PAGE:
This article is about the Spanish fly, world’s largest natural supplier of an ‘aphrodisiac’ which has been used over the years to supposedly boost sexual urge.
It dates back to ancient times when man started exploring different approaches to a healthier and more active sexual life.
Aphrodisiac. Or Not?
Named after Aphrodite — the Greek goddess of love, aphrodisiacs are meant to increase sexual urge (libido) in users, for a length of time. Dating back to the years of early medicine when science was at its babyhood, their use have been largely employed when discoveries were made about their potency in sexual enhancement. Spanish fly is the most widely-known (and most toxic, mind you) of all known aphrodisiacs. It’s also the longest-serving member of the aphrodisiac group of substances.
Spanish fly is a potent ‘aphrodisiac’ used in ancient times for a number of medical conditions (dropsy, pile, ulcer, rabies). It was not until the early ages that the aphrodisiac properties of Spanish fly became explored.
It was fabled to be effective in seducing women into sex: “you wanna get that chick huh? Slip a drop or two into her drink and she’ll be all over you!” (LOL, in your dreams) However, the Spanish fly is in fact real and does work on men, making them hot — physically, that is — and most likely kill them. The active substance in this ‘aphrodisiac’ is cantharidin, a highly powerful substance on the same level with strychnine and highly toxic if ingested in large amounts.
Definitely not a great way to die, aye?
Origin of “Spanish Fly”
Contrary to popular belief, the Spanish fly is not the aphrodisiac itself, it’s the fly that produces the cantharidin. It is gotten from a shiny-green beetle (Lytta vesicatoria) which belongs to the insect family Meloidae, commonly known as “blister beetles”.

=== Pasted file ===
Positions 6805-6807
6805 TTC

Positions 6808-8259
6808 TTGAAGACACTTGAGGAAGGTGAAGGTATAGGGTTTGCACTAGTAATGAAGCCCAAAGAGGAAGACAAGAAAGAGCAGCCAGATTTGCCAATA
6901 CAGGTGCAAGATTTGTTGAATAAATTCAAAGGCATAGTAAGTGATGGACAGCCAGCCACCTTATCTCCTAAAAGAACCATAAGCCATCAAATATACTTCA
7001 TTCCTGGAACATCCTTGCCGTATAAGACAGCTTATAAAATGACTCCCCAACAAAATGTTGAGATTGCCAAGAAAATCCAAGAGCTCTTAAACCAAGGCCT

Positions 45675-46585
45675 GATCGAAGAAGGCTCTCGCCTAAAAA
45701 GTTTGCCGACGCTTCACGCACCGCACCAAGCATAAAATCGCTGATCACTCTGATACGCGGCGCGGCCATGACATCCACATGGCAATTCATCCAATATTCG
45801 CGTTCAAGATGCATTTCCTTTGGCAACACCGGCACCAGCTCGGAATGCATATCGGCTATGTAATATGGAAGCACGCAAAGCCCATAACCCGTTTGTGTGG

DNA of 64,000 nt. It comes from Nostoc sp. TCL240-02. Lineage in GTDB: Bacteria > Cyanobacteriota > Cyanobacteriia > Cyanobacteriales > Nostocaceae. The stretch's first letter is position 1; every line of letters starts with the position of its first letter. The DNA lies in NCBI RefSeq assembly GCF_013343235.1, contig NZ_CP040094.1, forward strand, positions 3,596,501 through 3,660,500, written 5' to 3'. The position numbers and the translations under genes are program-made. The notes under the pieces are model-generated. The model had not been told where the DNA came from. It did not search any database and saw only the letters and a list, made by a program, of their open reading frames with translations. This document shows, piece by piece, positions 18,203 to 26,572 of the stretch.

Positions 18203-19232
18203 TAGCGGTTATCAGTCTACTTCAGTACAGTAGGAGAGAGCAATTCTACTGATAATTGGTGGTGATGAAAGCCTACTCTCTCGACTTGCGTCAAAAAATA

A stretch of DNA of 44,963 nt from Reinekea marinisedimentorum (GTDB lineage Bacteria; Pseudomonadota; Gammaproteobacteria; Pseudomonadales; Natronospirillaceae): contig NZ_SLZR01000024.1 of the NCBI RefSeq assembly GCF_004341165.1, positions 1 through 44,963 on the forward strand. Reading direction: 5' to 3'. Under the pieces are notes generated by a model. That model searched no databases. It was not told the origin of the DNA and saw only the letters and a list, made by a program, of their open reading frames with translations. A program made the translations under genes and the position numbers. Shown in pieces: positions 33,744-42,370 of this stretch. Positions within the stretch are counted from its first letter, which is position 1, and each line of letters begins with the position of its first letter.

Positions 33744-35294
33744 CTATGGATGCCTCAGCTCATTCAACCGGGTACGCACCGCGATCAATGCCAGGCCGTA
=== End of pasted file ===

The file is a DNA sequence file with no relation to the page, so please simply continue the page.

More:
Introducing, Spanish Fly Original!
Funny enough, the Spanish fly’s name bears no relation to Spain nor is it a fly. It’s actually a Southern European beetle famous for producing small but highly toxic amounts of cantharidin for two purposes: protection against predators and also during mating. The male produces significantly more quantities of cantharidin than the female.
Combined with its hard exoskeleton, the Spanish fly uses the substance it produces to form a highly efficient attack-defence system.
Cantharidin is a highly toxic vesicant (blistering agent) causing formation of severe blisters on the soft parts of the skin when one comes in direct contact with it (cantharidin) or the beetle’s body — now you know why they’re called “blister beetles”. However, the blisters are virtually painless and disappear after some time.
Nothing But Mimicry
It was ingested by men and women alike, in ancient times, to produce an “aphrodisiac” effect. Yeah, not really one.
This is because it works by producing an increased blood flow to the genitals so as to heighten sensitivity of the genitals, resulting in a supposed higher sexual performance and enjoyment.
Not your typical aphrodisiac, huh?
It was mostly used by men to achieve a faster and long-lasting erection through the above process and also irritation of the urethra.